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Fred Searle

BY FRED SEARLE

Monday 22nd November 2021, 18:56 London

Reducing soil splash contamination of fine beans

Research project in Kenya is exploring new ways to reduce soiling of fine beans, and limit costly rejections due to 'soil splash' contamination

Reducing soil splash contamination of fine beans

The researchers have found that their PAM application technologies can reduce soiling by up 67 per cent

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A consortium of leading horticultural companies and researchers is investigating solutions to ‘soil splash’ contamination of fine beans grown by commercial and smallholder farmers in Kenya for export to the UK. 

The group, which received frunding from Innovate UK in 2019, is undertaking on-farm research in Kenya to evaluate the efficacy of spray applications using anionic polyacrylamides (PAMs) to minimise soiling of fine beans, which accounts for more than 25 per cent of farm gate rejections due to 'soil splash' contamination. 

These rejections are due to direct yield losses associated with the splash transfer of soil as well as plant pathogens, alongside bean quality defects due to fungal and bacterial pathogens such as Halo Blight and Bean Anthracnose. 

Polymers such as PAMs have been shown to be effective at stabilising soil aggregates and prevent soil splash, capping and erosion is well documented.

According to the consortium, PAMs do not degrade into acrylamide monomers or other toxic compounds under environmental conditions and do not pose a food safety risk. However, a technological innovation was required to effectively spray PAM to the soil surface and mitigate soil splash.

SNF, a major player in manufacturing water-soluble polymers, has developed and patented an innovative Twin-Fluid nozzle that allows the dual application of polymer and water to the soil surface. 

Impact

The research has the potential to make a significant impact since Kenya's agriculture sector contributes 30 per cent to the country’s GDP and accounts for 80 per cent of national employment. 

Shipments of fine beans to the UK and the EU account for 70 per cent of the country’s total vegetable exports and 21 per cent of its horticultural exports. 

About 60 per cent of fine bean exports are produced by more than 50,000 Kenyan smallholder farmers acting as growers for commercial farms. It is therefore a crop with great potential to address food insecurity, income generation and poverty alleviation. 

Kenya’s total production of fine beans is approximately 62,400 tonnes a year, however with only 60 per cent 'pack-out' (due to rejections), realised exports are only 37,400 tonnes. 

Phase 1 trials

Results from their Phase 1 trials conducted in 2021 indicate that the PAM application technologies they have developed can reduce soiling by up 67 per cent. 

Applying PAM products to the soil surface can thus effectively increase marketable yields, limit the number of rejections, reduce water consumption and increase farm revenue for bean farmers, the consortium said, adding that this was achieved without any negative impact on yield.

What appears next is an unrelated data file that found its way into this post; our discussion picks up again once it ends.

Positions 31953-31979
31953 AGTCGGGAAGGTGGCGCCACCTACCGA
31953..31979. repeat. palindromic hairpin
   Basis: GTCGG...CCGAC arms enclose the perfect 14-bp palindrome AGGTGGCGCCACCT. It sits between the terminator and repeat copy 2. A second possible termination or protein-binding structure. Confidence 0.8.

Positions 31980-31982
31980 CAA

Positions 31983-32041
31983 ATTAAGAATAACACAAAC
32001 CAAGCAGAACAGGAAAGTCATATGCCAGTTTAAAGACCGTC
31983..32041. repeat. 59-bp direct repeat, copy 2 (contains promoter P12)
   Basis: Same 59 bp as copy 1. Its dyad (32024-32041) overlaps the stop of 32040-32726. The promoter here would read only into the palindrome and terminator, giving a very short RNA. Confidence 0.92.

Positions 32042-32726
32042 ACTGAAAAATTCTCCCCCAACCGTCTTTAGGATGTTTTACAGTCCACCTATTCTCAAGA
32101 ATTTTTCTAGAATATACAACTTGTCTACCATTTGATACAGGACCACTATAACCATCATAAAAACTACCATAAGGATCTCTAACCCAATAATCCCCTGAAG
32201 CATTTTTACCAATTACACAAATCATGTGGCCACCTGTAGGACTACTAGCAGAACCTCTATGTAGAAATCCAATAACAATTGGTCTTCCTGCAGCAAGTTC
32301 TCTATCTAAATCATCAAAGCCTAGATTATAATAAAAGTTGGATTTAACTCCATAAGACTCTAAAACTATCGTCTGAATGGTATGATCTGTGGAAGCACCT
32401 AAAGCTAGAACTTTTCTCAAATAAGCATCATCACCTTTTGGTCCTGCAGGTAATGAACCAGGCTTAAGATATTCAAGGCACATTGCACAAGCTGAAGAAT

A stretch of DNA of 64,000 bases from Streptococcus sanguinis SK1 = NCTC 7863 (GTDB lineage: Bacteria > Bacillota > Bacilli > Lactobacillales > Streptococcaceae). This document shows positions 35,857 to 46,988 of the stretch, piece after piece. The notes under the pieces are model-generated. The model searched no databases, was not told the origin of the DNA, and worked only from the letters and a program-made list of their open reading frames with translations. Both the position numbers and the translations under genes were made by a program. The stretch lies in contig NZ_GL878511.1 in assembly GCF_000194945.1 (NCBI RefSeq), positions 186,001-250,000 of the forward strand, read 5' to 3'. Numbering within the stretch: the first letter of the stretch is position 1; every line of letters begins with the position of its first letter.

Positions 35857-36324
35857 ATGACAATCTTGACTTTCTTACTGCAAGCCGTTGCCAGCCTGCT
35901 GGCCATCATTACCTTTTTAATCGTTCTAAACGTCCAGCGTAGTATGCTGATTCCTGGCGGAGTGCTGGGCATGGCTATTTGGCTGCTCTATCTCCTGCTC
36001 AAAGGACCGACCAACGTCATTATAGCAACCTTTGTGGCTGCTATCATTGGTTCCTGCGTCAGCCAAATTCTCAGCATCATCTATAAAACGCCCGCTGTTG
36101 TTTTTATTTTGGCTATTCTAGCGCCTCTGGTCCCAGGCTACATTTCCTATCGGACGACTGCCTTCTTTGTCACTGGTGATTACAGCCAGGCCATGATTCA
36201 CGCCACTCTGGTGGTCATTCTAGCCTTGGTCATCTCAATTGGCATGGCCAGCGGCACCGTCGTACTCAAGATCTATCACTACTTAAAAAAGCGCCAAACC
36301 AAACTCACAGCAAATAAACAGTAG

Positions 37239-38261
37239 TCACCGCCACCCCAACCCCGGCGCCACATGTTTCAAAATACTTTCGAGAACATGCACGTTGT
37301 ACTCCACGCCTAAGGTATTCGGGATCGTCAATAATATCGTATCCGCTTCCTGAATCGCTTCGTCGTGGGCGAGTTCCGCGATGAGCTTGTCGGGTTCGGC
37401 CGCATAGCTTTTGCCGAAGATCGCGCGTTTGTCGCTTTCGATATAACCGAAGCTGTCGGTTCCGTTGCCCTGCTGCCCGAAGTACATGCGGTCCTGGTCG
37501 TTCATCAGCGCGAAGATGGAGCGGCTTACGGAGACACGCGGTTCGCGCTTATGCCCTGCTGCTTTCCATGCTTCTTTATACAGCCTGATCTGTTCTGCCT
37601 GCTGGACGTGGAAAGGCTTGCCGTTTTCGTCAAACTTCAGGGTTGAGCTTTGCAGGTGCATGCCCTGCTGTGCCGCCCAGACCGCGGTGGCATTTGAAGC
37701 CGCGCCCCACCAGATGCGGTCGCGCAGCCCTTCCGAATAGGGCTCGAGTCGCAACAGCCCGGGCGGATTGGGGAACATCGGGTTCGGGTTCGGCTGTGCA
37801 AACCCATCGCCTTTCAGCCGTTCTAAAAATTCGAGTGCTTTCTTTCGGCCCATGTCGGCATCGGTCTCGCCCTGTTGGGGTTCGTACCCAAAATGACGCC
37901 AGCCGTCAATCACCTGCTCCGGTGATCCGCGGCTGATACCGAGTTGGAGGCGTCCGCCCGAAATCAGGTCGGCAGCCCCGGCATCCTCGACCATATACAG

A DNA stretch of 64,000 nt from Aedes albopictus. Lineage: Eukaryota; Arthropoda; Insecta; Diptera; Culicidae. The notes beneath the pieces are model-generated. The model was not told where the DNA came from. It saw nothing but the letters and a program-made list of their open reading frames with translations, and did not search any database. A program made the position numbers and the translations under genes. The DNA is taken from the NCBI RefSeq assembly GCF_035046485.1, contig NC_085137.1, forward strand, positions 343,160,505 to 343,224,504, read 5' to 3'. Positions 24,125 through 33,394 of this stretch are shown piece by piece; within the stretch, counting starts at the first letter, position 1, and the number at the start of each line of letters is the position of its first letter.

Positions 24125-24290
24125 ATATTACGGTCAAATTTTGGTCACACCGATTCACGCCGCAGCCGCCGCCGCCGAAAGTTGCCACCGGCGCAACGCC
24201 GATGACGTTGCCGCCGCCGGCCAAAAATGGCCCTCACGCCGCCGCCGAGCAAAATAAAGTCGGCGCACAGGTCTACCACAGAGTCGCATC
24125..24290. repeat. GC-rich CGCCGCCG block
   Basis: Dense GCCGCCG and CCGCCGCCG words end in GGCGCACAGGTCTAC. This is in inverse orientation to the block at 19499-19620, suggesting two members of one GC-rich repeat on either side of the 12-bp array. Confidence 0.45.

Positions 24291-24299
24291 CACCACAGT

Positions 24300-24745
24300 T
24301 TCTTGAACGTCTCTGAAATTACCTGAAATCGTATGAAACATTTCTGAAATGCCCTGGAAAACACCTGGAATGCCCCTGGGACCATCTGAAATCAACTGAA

Phase 2 trials

As part of the current Phase 2 field trial in 2021/2022, the team will assess the effect of the timing of spray application and the effect of repeated applications on reducing soiling as well as other quality defects. 

A qualitative assessment of the impact of reducing soil splash on Halo Blight incidence and severity will also be undertaken as well as impacts on post-harvest shelf life. 

The team, supported by SNF, will further explore appropriate means of establishing a distribution network to deliver PAM to farmers, coupled with outreach and education capabilities to train farmers in its correct application. 

In the UK, the US and Australia, anionic PAMs are used as soil conditioners, and the researchers will meet with regulatory agencies in Kenya, such as KEPHIS (Kenya Plant Health Inspectorate Service), to determine the steps required to get PAM licensed for commercial use as a soil conditioner.

Through the project, smallholder farmers will receive training in practical ways to cost-effectively apply PAM to their fields for enhanced pack-out, and thus a stronger position in the market. 

The consortium added that its findings will be applicable to suppliers of other irrigated vegetables in countries where reductions in soil splash contamination are needed to deliver economic and agronomic returns in the face of climate change challenges, particularly in areas predicted to experience more intense and variable rainfall patterns.

The consortium

The project, entitled Novel polymer-based technologies to reduce waste and enhance incomes for smallholder and commercial fine bean growers in Kenya, is led by Provenance Partners, who trade in fresh produce for the UK’s retail and wholesale sectors. 

Agronomic and scientific expertise is provided by Cranfield University, specialists in research on sustainable soil management, horticultural crops and their interactions with the soil environment. 

The Kenyan team comprises Vegpro, major exporters of fresh produce to the UK and European markets from Africa, as well as Dudutech IPM, which specialises in Integrated Pest Management solutions. 

The field trials, monitoring and evaluation is being led by AGS, an ecological consultancy group in Kenya. And technical expertise regarding polymer formulations and the innovative Twin-Fluid Nozzle PAM Sprayer are provided by SNF.

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